One in three first-year students experience mental health challenges; those that do are twice as likely not to graduate. Furthermore, students from underrepresented ethnic and racial groups, many of whom are first-generation college students, are less likely to seek support. Presenters will review research on college students’ mental health and its implications for student success. They will then explore the distinctive college adjustment challenges experienced by first-generation students as well as systemic barriers to effectively supporting first-generation students’ mental health. Presenters will make a case for delivering a proactive mental and emotional wellness curriculum rooted in the fields of positive psychology, mindfulness, and self-compassion and how students can apply these principles during their college experience. Presenters will review a case study on how California State University, Dominguez Hills successfully implemented a proactive mental and emotional wellness curriculum to support first-generation students' mental health. The session will close with experiential exercises and a group discussion about ways in which participants may seek to support first-generation college students' mental health proactively.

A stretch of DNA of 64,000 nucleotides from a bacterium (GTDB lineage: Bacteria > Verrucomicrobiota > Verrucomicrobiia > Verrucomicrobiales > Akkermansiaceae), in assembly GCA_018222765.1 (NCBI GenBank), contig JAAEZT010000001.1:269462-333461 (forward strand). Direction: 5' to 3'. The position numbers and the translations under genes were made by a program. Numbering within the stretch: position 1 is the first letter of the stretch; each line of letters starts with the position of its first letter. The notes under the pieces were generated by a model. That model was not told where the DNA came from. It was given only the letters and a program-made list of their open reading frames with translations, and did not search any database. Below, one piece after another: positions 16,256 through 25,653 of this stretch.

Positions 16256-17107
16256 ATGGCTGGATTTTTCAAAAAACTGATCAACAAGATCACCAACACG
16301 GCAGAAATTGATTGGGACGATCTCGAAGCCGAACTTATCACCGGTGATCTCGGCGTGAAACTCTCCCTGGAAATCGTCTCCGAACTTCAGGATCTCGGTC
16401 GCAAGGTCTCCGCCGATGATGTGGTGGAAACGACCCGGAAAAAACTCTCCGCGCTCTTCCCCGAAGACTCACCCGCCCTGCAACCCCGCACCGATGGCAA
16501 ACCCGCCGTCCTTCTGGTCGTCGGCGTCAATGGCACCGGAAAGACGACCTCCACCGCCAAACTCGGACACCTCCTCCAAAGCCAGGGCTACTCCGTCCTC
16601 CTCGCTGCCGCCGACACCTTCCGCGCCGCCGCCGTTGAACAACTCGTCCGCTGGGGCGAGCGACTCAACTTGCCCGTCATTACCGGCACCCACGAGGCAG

- understand distinctive college adjustment challenges experienced by first-generation students;
- identify systemic barriers to mental health support for first-generation students; and
- practice techniques for proactively supporting first-generation student mental health from the evidence-based fields of positive psychology, mindfulness, and self-compassion.